The Presidential hopeful revealed while responding to a curious netizen who inquired the significance of the belt since he had worn it in one of his campaign videos.
Steyer noted that he bought the belt during his visit to Kenya.
“Thanks for noticing my favorite belt! I bought it on a trip to Kenya from female artisans,” he tweeted.
Additionally, he affirmed that the belt is a reminder that the world benefits when women are educated, as the belt was made by female artisans.
“I wear it as a reminder not to be so formal, and also as a symbol that the world is a better place when we educate women and girls,” he mentioned.
This kind of pandering makes my skin crawl. Look, I have nothing against unusual belts. But you look at a guy like Tom Steyer wearing this ridiculous belt in a campaign ad for president, and you know he’s trying to virtue-signal. He said as much in the excerpt above—“I like the belt, but I also want to show how progressive I am by buying colorful belts from African women.”
His very sartorial choice is a political statement. If you’re a punk rocker, yeah, you’re showing your disdain for order with your outrageous duds. But you’re not likely to run for President of the United States (that would be too normie and conformist—being a part of the system, rather than trying to tear it all down).
Also, how much education does it take for a Kenyan woman to make a weird belt? She probably learned how to do it from her mother, not from a progressive public school (there, she’d just learn to resent her skillfulness making belts as a form of patriarchal, white oppression—then no belts would get made at all).
Mostly, though, Steyer’s belt highlights his own clueless elitism. Nobody cares about your belt you picked up at some street bazaar on a luxury safari in Kenya.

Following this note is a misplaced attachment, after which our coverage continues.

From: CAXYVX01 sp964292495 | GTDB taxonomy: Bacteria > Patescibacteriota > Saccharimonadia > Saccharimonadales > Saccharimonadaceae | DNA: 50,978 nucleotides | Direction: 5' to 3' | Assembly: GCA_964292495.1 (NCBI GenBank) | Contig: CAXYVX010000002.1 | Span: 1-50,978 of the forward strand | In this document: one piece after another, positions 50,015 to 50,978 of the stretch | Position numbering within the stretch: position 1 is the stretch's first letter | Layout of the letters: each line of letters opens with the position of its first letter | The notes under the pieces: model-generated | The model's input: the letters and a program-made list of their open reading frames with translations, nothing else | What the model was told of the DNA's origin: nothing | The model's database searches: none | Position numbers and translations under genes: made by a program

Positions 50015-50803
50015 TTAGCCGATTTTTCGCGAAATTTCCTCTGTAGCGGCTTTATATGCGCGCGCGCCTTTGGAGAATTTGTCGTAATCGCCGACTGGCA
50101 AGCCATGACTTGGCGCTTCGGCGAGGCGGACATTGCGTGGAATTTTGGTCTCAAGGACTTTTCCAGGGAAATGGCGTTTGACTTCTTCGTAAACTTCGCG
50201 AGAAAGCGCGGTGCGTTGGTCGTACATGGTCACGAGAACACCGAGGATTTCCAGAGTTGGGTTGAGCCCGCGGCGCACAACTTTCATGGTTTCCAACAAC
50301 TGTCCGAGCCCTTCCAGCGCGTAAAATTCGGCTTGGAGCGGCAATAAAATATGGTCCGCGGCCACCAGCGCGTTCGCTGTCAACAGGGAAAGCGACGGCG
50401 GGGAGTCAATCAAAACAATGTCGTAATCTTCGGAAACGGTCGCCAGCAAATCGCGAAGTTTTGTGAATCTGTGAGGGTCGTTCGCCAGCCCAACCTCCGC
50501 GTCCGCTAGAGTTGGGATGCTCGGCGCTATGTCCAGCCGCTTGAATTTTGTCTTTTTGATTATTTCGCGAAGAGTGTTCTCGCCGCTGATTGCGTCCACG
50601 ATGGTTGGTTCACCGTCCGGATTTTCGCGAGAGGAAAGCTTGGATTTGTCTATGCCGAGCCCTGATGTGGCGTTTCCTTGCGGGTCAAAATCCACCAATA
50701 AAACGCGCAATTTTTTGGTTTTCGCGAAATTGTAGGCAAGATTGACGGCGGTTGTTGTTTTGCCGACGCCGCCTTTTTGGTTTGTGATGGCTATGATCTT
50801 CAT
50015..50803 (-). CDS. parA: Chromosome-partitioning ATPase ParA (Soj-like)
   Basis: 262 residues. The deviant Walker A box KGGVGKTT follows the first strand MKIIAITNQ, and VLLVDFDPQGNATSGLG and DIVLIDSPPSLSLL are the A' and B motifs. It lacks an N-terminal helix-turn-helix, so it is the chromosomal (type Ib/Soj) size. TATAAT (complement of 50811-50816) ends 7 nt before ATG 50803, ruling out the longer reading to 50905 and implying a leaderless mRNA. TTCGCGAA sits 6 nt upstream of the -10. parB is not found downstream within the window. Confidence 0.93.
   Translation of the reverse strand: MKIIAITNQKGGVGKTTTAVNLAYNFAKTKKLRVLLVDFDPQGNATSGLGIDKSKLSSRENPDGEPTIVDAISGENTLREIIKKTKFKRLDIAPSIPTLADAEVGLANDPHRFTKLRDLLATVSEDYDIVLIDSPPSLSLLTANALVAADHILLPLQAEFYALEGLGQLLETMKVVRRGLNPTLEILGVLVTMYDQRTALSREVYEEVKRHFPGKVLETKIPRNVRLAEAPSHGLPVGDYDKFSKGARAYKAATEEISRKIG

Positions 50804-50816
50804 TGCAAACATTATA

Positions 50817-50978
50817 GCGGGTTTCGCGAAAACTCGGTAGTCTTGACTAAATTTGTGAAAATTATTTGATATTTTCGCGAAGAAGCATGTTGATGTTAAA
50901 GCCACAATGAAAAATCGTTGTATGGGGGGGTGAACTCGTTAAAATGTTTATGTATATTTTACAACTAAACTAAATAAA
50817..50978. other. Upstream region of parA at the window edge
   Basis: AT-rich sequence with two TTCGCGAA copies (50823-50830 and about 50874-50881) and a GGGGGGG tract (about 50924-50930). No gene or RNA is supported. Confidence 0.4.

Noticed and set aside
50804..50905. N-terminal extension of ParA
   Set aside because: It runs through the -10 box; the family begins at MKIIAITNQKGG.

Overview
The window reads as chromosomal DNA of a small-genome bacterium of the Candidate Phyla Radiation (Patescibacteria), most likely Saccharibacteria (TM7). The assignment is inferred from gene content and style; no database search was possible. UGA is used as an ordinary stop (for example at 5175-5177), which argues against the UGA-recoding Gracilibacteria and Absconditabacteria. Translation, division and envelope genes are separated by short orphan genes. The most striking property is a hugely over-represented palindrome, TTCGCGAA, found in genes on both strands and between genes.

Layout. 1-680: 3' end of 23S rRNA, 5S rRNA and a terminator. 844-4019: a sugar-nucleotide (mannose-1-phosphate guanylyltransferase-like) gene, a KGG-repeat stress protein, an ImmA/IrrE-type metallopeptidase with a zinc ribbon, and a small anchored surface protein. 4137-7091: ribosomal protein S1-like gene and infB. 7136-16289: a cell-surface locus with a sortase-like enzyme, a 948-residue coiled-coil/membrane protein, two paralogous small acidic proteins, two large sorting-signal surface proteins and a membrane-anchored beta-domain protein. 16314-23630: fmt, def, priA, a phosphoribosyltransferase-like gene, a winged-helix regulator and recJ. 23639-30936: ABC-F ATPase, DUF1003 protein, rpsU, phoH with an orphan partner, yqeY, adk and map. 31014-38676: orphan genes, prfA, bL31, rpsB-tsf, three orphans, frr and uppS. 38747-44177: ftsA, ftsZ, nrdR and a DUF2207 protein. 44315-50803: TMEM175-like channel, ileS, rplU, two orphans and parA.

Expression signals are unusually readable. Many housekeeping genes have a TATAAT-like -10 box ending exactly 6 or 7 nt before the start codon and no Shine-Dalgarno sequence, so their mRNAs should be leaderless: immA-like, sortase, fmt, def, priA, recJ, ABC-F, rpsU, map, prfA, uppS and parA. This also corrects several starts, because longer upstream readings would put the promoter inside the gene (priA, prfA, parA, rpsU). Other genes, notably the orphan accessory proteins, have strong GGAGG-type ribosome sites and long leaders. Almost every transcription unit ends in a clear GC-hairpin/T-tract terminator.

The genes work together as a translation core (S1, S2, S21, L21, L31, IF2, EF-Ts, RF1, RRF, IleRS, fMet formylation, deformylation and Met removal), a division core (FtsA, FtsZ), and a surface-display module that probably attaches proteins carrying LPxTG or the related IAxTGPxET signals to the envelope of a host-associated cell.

Clothes say a great deal about a man (or woman). I feel better about myself when I’m dressed well (and it’s not 8000 degrees and 400% humidity outside). I, too, have an unusual little ornament that I sometimes wear, that often draws attention—but it’s way more endearing than some empty gesture of my multicultural bona fides.
Years ago, I had a student who was obsessed with South Korean culture and music. She especially loved a K-pop group called Exo—basically a Korean boy band. Before a big concert, she asked if I’d wear an Exo tie if she bought me one; naturally, I said yes.
A couple of weeks later she came to be with a little felt bag. She explained that Exo did not have ties, but they did have tie clips. I pulled from the bag a little piece of silver-colored metal, with a button-sized picture of Korean teen heartthrobs.
I wear it frequently, as it’s functional (it holds my ties in place) and a conversation starter. It’s always fun to tell, as I lead with, “Oh, it’s a Korean boy band” so I get weird stares, then I tell the story above, which is an endearing example of a close and respectful student-teacher relationship.
I’m not saying I’m immune from self-righteous outbursts, but I don’t politicize a sweet, unique gift from a student (it also doesn’t look like I’m wearing the clothing of another culture in order to make myself appear more diverse and progressive). If I wore that tie clip in a political ad (a distinct possibility), no one would be able to tell that there are ten Korean boys on it (at least, I hope not!). Tom Steyer knows people will see his colorful, clearly-exotic belt, and he’s banking on progressive voters saying, “Wow, this old white Wall Street hedge fund manager is really down with the struggle.”
Perhaps, like the great David Carradine, Steyer’s ham-fisted belt will be his undoing. Then again, he was never really done up in the first place.